Full Stack Service Design

Sarah Drummond
Full Stack Service Design
4 min readApr 18, 2021

Full Stack Service Design is a model to help people break services down into their parts that make them and understand how all of these parts impact the user experience

Full Stack Service Design

Services are made up of thousands of tiny, often accidental design decisions.

These design decisions are often unconsciously made, in isolation from one another, and without an understanding of the impact they will have on our services or the experience our users will have of that service.

From policy development to metrics & measurements, organisational structures to technical architecture, all of these components — and the decisions we make about them on a daily basis — have an impact on the services we deliver and our ability to meet user needs.

Yet the vast majority of the tools we use to design services — from user journey maps to blueprints — focus on just the parts of a service that a person can see and where we believe we can firmly influence the output of how a service should work with a level of certainty.

Service design is rarely greenfield. Most service design is brownfield most of the time.

The activity of service designing, whether that’s adapting existing services or inventing new ones, usually takes place in an environment where many other services are already live, their structure dictated by the organization that delivers them.

By the time we turn our attention to the ‘user experience’ of the service we are designing, we are often limited in scope because of decisions that were made long before we started. This means that more often than not, we are designing on top of less than perfect infrastructures, fluid organisational models and cultures potentially adverse to change.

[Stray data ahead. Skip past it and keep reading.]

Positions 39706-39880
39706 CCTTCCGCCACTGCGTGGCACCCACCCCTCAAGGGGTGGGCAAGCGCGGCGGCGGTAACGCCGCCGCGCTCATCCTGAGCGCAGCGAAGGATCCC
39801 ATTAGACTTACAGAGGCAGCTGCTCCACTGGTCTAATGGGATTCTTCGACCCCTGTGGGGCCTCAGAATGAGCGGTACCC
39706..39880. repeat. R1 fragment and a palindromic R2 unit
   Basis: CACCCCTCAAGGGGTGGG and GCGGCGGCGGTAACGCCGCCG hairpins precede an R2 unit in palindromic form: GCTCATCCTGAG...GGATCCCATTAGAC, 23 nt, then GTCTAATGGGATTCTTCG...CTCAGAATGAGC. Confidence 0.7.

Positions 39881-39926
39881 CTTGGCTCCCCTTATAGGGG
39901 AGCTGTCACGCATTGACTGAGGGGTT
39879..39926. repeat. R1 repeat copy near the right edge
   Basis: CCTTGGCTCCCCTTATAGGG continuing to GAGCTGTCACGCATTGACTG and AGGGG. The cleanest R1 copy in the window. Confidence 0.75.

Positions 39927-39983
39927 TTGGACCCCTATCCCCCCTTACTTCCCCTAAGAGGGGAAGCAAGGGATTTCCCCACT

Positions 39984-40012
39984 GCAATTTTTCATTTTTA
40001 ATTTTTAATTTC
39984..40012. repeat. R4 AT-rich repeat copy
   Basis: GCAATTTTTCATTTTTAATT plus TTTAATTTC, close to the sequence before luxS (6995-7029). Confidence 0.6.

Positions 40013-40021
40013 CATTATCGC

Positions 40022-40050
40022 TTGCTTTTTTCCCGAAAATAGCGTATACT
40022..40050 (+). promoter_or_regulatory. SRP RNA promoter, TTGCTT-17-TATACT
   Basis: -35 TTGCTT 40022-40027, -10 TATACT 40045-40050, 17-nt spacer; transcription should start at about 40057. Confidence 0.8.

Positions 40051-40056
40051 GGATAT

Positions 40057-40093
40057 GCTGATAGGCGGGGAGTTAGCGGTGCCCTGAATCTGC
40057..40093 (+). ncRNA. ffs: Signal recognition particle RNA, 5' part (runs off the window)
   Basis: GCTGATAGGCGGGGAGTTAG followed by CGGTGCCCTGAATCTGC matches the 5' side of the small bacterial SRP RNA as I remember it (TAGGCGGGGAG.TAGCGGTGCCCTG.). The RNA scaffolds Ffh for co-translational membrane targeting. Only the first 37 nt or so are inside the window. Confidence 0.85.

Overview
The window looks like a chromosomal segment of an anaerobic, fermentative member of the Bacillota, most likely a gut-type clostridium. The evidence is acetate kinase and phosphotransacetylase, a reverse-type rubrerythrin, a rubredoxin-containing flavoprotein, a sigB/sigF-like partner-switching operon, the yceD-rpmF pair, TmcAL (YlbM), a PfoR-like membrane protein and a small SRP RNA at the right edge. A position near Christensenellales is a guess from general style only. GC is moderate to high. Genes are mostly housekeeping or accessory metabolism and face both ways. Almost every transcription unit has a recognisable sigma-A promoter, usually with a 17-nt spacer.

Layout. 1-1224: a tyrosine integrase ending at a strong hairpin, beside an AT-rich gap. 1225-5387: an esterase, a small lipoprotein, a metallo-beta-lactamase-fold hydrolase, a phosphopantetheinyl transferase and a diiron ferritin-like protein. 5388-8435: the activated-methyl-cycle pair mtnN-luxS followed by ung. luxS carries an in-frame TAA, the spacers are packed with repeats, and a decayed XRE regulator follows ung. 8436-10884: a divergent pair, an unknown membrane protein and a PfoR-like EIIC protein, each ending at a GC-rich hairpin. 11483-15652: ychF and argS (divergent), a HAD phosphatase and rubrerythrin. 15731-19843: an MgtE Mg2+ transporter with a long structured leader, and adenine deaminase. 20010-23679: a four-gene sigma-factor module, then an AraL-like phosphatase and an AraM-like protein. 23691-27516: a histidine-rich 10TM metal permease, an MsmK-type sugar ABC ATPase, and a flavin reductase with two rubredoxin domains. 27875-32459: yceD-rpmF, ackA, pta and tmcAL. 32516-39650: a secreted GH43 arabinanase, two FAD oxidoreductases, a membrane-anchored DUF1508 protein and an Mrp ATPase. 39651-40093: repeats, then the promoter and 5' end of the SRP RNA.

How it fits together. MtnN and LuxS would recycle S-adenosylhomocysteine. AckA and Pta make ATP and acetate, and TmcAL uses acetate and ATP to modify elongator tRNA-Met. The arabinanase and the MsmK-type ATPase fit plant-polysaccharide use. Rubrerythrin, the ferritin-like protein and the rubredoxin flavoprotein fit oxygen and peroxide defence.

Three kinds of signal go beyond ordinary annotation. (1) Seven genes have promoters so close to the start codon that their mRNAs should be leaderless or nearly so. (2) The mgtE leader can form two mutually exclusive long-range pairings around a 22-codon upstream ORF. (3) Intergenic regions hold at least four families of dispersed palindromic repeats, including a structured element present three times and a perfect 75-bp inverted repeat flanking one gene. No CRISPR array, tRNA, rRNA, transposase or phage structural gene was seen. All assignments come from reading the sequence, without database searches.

The result is that all too often, our good intentions are not implemented because of this imperfect reality that lurks below the surface — the technical, policy or financial constraints, lack of strategic vision, organisational delivery skills or our business model that can scupper even the most well thought through user journey.

It’s easy to think of these things as ‘constraints’ that get in the way of good service design, but these components are the things that design our services, and — just as we would design a machine that builds a product — they need to be consciously designed and influenced so that they themselves can build better services.

When working in a brownfield environment, we need to design how the constituent components of a system — from its rules, policy, culture, infrastructure or design impacts the user experience and how it helps, or stops meeting user needs and/or desired outcomes.

Just like a mechanic can navigate, diagnose and fix a car’s engine with the help of part specialists, we need the capabilities to navigate an organisation or system, diagnose the parts that are blocking a service meeting user needs, and collaboratively orchestrate a strategy alongside domain experts on how to improve this.

Service design isn’t an individual role, it’s a team sport. This is about ensuring the layers of an organisation consciously recognise their role in making the right decisions that will enable an organisation or system to meet common goals, user needs and service outcomes.

Introducing Full-Stack Service Design, a model to help us understand what the components of a service are and how they affect the user experience

This model helps to identify what the components of a service are, and how they impact its design.

Just as a product designer making a chair will understand the malleability of materials they are working with and the manufacturing processes to go from raw materials into a product someone sits on, this model will help you to navigate the physical and invisible materials that make up services.

The materials that our services are made of form a series of ‘layers’ — from the veneer like surface layer a user sees — the service itself — to the infrastructure that this service sits on, the organisation running that infrastructure, the intent that drives that organisation, and eventually, the culture that leads to the creation of that initial intent in the first place.

As we tunnel back through these layers, we see how each preceding layer has an effect on the next. Like the layers of the earth’s crust, each reliant on the next layer down for its stability until we reach the core, that affects them all.

These layers form a ‘stack’ of things that we need to think about when designing services — the full stack of service design.



Sarah Drummond
Full Stack Service Design

Founder @wearesnook @dearestscotland @cycle_hack @mypolice | Service Designer + Boss | GOOD Magazine’s Top 100 influencers 2016|Google Democracy Fellowship 2011